Working from home is nothing new to me: I’ve been doing it for close to a decade now. But like every food and cocktail lover bored and stuck in quarantine right now, I’ve been embarking on elaborate cooking projects. While I’ve been working, as is my habit, I keep a big tub of mixed nuts on hand for snacking and inspiration.
One thing I’ve been wondering is, how do you combine nuts and booze? Then the answer came to me: orgeat, of course. What is orgeat? It’s an almond-flavored syrup with a long history. At some point in the distant past, orgeat was made with barley (orge in French), but the almond-based version was already common by 1862 when it appeared in a recipe for the Japanese Cocktail in Jerry Thomas’ How to Mix Drinks, the oldest known bartender’s guide. The Japanese Cocktail is essentially an Old Fashioned made with brandy instead of whiskey and orgeat instead of plain sugar. (What makes it Japanese? Thomas’ book doesn’t say, but cocktail historian David Wondrich theorizes in his book Imbibe! that it’s named for a member of a Japanese diplomatic delegation that stayed in New York near Thomas’ bar at the right time period.)
Fast-forward nearly a century, and orgeat had a rebirth in tiki drinks when bartenders discovered that its nutty and floral flavor goes well with rum and tropical fruits. The Mai Tai, one of the earliest popular tiki drinks and one that became an at-home favorite of the 1940s and ’50s, gets its “exotic” taste from orgeat and its kick from a combination of rums.
Since then, creative bartenders have expanded the definition of “orgeat” beyond almonds. I’ve had tasty drinks in bars around the world using nut syrups made from everything from pistachios to peanuts. So I looked at my tub of mixed nuts—it’s the Kroger store brand and contains peanuts, cashews, almonds, brazil nuts, pecans, hazelnuts and walnuts—and thought, “If any kind of nut makes a good orgeat, why not all of ’em at once?”
Making orgeat is really a pretty simple process: Pulverize some nuts, simmer them for a while in sugar syrup, let them soak a few hours, then strain. The straining’s a bit of a pain as the nuts absorb a lot of the liquid. A nut milk bag would be the ideal thing to squeeze out as much liquid as possible, but if you, like me, don’t have one, you can also make a “bag” out of several layers of cheesecloth in a strainer (use more than you think you need) and twist to squeeze. You can also just put the solids in a coffee filter in a strainer and let it drip for a while, occasionally giving it a stir and a press with a spoon or spatula.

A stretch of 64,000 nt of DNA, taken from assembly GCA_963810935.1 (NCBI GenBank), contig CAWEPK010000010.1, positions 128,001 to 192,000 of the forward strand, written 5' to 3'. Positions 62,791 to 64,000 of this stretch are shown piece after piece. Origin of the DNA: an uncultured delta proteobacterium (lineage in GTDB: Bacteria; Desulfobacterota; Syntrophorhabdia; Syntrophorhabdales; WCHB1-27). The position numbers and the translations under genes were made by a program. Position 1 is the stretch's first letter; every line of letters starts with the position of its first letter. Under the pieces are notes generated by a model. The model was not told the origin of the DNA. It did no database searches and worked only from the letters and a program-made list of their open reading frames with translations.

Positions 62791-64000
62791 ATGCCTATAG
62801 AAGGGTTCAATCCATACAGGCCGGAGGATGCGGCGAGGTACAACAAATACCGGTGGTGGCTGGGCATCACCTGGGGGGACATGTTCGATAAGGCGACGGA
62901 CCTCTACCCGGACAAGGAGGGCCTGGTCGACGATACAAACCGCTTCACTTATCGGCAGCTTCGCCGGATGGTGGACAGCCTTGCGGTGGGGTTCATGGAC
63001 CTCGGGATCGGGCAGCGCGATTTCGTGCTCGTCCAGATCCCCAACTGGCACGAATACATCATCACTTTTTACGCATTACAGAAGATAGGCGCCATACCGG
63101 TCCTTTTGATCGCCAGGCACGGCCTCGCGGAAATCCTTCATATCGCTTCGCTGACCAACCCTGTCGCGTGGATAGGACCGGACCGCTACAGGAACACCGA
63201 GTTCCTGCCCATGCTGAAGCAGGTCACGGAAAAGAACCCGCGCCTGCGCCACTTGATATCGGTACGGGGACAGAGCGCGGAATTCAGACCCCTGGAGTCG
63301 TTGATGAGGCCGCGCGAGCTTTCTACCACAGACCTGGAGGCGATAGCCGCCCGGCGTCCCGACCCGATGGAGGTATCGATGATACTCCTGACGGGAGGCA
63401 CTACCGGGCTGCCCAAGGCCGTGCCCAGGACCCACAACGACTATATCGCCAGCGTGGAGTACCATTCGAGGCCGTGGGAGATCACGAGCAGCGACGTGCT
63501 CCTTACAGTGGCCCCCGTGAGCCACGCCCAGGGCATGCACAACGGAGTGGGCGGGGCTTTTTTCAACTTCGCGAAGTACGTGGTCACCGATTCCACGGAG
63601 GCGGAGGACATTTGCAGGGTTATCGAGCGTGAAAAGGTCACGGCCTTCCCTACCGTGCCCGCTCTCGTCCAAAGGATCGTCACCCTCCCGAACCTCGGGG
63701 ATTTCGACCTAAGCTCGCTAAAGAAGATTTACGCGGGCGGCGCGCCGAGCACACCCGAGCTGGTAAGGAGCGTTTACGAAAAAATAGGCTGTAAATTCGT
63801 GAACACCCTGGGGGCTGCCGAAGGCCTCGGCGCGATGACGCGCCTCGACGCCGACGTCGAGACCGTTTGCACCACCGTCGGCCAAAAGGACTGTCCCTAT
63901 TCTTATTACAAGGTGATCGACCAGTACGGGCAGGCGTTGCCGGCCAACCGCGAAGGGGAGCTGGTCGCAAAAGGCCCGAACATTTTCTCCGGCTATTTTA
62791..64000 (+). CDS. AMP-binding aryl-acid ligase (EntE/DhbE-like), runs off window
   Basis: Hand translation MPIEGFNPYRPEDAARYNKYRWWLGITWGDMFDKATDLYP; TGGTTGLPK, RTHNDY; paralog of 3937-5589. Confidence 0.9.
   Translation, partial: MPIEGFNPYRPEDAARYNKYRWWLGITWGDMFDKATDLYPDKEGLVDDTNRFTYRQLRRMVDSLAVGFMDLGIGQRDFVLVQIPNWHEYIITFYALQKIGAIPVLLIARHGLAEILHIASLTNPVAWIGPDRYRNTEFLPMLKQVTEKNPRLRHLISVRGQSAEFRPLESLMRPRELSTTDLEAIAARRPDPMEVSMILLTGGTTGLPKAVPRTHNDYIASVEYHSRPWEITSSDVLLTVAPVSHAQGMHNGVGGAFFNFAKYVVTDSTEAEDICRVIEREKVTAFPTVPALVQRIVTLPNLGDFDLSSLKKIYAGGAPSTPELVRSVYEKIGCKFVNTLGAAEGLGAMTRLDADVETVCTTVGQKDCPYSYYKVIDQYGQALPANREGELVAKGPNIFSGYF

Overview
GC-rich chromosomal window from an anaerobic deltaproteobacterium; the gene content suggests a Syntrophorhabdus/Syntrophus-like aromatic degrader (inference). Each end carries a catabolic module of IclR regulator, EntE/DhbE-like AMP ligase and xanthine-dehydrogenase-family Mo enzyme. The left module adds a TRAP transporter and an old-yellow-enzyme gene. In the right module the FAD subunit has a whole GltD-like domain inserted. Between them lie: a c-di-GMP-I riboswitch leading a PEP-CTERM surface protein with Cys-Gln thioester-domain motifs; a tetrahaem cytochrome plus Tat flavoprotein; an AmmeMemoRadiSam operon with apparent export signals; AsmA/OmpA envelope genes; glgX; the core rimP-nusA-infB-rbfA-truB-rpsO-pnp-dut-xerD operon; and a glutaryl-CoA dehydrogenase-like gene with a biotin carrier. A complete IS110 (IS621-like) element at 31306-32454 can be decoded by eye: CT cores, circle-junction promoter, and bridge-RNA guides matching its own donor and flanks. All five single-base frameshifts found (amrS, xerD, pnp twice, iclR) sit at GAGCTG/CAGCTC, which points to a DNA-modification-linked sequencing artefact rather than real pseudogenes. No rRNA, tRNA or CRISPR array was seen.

My mixed nuts don’t include a ton of walnuts, but that’s the flavor that comes through most clearly in this orgeat recipe. (For the cocktail pedants out there: Traditional almond orgeat contains a dash of orange flower water. In my mixed-nut recipe below, I left it out because it would be drowned out by all the other flavors anyway.) It’s a complex nuttiness that’s a bit more autumnal than tropical, but it’s a great fit in any cocktail calling for orgeat. Try it in the classic Japanese Cocktail and Mai Tai below, or enjoy it however you like.
Makes about 1½ cups
- 2 cups mixed nuts
- 1½ cups granulated sugar
- 12 oz. (1½ cups) water
- 1 oz. vodka (optional)
If the nuts are salted, place them in a strainer and rinse off the salt. Transfer to a food processor and process until very finely chopped. The texture should be similar to coarse-ground coffee.
Combine the sugar and water in a medium saucepan and bring to a boil over medium heat, stirring until the sugar dissolves completely. Stir in the chopped nuts, cover the pan, and reduce the heat to low. Simmer for 5 minutes. Remove from the heat and let stand, covered, for three hours. (You can also refrigerate the covered mixture overnight.)
Strain the mixture through a nut-milk bag, a few layers of cheesecloth, or a coffee filter set in a strainer. Squeeze out as much liquid as possible by pressing with a spoon or spatula, or by twisting the bag or cheesecloth into a ball. (Save the partially candied nuts to use in banana bread, any kind of cake or pastry, or French toast.)
Stir the vodka into the strained liquid. (This helps preserve the orgeat for longer, but you can leave it out if you’d like.) Store covered in the refrigerator.
- 1½ oz. white rum
- ¾ oz. triple sec or other orange liqueur
- ¾ oz. lime juice
- ½ oz. orgeat
- ½ oz. dark rum
- Mint sprig and/or lime wheel for garnish
Add all the ingredients except the dark rum to a shaker filled with ice. Shake, and strain into a rocks glass filled with crushed ice. Pour the dark rum gently over the top of the drink and garnish with a mint sprig, a lime wheel, or both.
- 2 oz. cognac or other aged brandy
- ½ oz. orgeat
- 2-3 dashes angostura bitters
- Lemon twist for garnish
Add all the ingredients to a mixing glass filled with ice. Stir, and strain into a coupe glass. Garnish with a lemon twist.